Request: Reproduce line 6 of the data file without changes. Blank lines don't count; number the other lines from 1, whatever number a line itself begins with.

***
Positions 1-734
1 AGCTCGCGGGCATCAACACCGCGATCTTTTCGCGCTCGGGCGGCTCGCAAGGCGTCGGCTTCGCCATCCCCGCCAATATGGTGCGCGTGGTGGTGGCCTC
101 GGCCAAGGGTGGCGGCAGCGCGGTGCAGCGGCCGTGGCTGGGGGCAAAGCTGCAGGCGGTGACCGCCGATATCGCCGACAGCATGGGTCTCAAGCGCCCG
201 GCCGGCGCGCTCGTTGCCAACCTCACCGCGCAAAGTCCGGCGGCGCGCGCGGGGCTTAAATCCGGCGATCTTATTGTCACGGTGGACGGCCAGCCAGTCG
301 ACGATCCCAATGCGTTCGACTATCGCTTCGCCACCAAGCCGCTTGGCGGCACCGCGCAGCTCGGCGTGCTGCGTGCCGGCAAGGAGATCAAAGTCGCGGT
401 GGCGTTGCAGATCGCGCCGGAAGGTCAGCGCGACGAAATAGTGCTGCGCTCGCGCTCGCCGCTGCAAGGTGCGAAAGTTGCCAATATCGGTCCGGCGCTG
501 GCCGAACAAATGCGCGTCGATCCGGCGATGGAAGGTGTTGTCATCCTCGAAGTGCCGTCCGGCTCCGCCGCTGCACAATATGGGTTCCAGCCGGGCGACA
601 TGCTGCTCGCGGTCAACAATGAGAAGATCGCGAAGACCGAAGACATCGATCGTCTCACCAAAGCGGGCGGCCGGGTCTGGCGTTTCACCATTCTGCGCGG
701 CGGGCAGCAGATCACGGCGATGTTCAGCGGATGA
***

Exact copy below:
401 GGCGTTGCAGATCGCGCCGGAAGGTCAGCGCGACGAAATAGTGCTGCGCTCGCGCTCGCCGCTGCAAGGTGCGAAAGTTGCCAATATCGGTCCGGCGCTG